It is Election Day in the United States. I am surprised at how excited I actually am. It feels like it is my wedding day! I am an Iranian who became an American twelve years ago. I have always been a democrat. I remember I was in graduate school when Jesse Jackson with his Rainbow Coalition (sounds nostalgically like an old Motown band) ran for president and even though I was not yet a citizen I wore his badge.
I admired Jesse Jackson’s oratory skills and his liberal platform suited my youthful idealism. Back then no one, including Jesse, doubted that he would lose. America was not ready for a black president. Now she is. And I, a new American, who comes from Iran, who feels like she belongs to the planet, who thinks patriotism is silly, who considers herself a post-feminist feminist, who dreams in two languages, who is a Shiite turned atheist, have never been prouder.
Never mind that America’s readiness for Obama is largely due to the fact that George W. Bush was the most incompetent president in the history of this nation. Never mind that her readiness for an African-American comes from the fact that the economy is in the most difficult crises of the past century. Never mind that the Republican ticket is weak and lacks vision. Never mind that Obama has much more money than his opponent.
The truth is that America is changing. It is changing both demographically and ideologically thanks to new Americans like me! New Americans, who think globally and reject the kind of patriotism that is blind to the welfare of the world. New Americans who refuse racial and gender prejudice not only because they find it unjust but simply because they find it passé, obsolete.
When Obama wins later today, as I am sure he will, it is this new notion of what it means to be an American that will win. We who came here not on old ships to Ellis Island but to Kennedy Airport, on Jumbo jets, fleeing new and old forms of injustice. We who came not because we wanted to forget who we were but to remember the good in it, to preserve and nurture the best of ourselves, cannot help but feel elated. When Obama wins today our happily and finally restored selves will win.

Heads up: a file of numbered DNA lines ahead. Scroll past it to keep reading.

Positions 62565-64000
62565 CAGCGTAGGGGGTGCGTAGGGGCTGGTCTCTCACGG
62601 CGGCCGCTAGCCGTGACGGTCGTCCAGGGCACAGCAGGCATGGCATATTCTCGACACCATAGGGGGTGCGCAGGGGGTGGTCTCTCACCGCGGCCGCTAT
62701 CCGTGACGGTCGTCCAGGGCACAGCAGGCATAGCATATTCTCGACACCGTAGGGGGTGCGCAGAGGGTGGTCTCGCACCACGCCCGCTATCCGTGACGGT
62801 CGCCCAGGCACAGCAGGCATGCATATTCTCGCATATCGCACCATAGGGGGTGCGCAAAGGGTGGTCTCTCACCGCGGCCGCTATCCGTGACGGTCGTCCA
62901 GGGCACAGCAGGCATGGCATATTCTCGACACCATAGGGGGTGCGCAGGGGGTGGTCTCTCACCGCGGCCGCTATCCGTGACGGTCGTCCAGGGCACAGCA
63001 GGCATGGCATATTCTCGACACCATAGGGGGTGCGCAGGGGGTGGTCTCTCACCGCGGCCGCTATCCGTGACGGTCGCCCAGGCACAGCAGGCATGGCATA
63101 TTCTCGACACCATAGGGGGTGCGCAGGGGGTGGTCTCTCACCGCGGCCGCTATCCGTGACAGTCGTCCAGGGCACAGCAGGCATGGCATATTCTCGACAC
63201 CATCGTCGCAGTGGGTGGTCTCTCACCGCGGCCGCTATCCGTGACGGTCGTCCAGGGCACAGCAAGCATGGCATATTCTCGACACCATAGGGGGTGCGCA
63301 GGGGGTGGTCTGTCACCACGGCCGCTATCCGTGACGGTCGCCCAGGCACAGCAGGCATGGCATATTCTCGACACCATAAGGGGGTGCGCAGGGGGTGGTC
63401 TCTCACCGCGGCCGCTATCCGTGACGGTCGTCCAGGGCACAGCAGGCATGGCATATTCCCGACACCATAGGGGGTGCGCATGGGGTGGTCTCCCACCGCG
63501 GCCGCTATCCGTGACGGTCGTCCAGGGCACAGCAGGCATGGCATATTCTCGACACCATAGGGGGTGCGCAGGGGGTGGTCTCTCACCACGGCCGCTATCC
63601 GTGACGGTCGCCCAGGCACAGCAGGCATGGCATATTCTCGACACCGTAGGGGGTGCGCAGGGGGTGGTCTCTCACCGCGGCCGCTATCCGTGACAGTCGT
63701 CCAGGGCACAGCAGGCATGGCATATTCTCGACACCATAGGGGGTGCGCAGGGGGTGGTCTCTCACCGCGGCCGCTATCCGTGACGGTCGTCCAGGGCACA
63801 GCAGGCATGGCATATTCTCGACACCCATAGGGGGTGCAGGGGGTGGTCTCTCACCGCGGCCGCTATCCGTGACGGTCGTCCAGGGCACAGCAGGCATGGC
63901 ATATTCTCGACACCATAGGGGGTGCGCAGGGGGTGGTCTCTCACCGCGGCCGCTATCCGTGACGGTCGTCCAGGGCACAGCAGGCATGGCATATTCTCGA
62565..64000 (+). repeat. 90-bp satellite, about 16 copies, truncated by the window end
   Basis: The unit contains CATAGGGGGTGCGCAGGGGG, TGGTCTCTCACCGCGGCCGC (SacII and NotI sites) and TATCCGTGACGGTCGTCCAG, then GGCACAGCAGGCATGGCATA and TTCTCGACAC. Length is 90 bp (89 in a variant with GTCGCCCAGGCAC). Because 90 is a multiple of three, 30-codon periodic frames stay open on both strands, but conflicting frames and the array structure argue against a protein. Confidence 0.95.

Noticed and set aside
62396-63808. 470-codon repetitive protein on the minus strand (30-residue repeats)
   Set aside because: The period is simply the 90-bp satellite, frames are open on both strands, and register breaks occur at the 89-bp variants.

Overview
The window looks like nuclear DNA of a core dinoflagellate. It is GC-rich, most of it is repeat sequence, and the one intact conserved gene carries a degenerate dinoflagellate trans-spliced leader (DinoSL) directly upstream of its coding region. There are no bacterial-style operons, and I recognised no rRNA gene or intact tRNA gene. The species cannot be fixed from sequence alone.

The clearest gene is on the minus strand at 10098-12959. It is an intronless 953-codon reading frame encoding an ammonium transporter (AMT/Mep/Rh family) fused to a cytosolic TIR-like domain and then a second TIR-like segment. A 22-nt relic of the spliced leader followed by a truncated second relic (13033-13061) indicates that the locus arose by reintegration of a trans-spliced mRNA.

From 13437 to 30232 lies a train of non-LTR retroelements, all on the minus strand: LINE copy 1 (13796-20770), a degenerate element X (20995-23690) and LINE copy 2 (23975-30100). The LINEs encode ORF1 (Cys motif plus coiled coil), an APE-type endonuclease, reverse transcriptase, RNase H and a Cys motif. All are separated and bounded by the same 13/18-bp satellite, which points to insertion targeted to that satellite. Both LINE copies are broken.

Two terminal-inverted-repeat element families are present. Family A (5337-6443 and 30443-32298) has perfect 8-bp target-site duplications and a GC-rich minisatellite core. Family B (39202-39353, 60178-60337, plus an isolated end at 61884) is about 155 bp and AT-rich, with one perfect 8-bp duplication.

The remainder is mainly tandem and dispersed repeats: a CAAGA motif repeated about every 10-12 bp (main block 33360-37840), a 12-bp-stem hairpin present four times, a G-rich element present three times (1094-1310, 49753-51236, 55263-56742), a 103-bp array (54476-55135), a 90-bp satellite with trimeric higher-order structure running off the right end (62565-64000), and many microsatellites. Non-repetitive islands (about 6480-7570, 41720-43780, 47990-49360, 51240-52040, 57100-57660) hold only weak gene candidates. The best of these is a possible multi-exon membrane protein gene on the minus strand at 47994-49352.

I remember taking the oath of citizenship in Faneiul Hall in Boston. I was not too gung-ho about it. I felt like someone, exiled from her motherland that had little choice but to take the citizenship of the country in which her future was to take place. I was becoming an American not for romantic but for pragmatic reasons.
At the end of the ceremony I had tears rolling down my cheeks. That day too I was proud of being an American. I was proud because I stood there with hundreds of other new Americans of every color and creed, who had mostly fled difficult lives and tyrannical governments, and listened to the judge give the most moving speech. A speech that welcomed us as who we were and celebrated our differences and our myriad of origins.
The judge, whose name I do not recall, spoke to my heart. He told us that we had not abandoned our cultures nor our motherlands but rather we had come to a place were in our very many-layered unity we could celebrate them. We could in this young nation bring out the best of our old countries.
That day as I took the oath to become an American I was proud of being an Iranian. That feeling, that happy possibility to unite the East and West that has always been in me was the best gift that America has given me. That optimism that we can remain who we are while striving to be something more is the best characteristic of America: her ‘defining truth’.
Obama embodies that optimism.
That is why today I am excited, proud and happy. Finally I can be sure that what I felt that day in Faneuil Hall and who I am reflects the true face of a new America. Today I can tell my children whose names are not anglicized, whose great grandfather was also named Hussein that I became an American because in America and only in America you can be whoever you want to be without denouncing who you once where without changing the name given to you by your mother.
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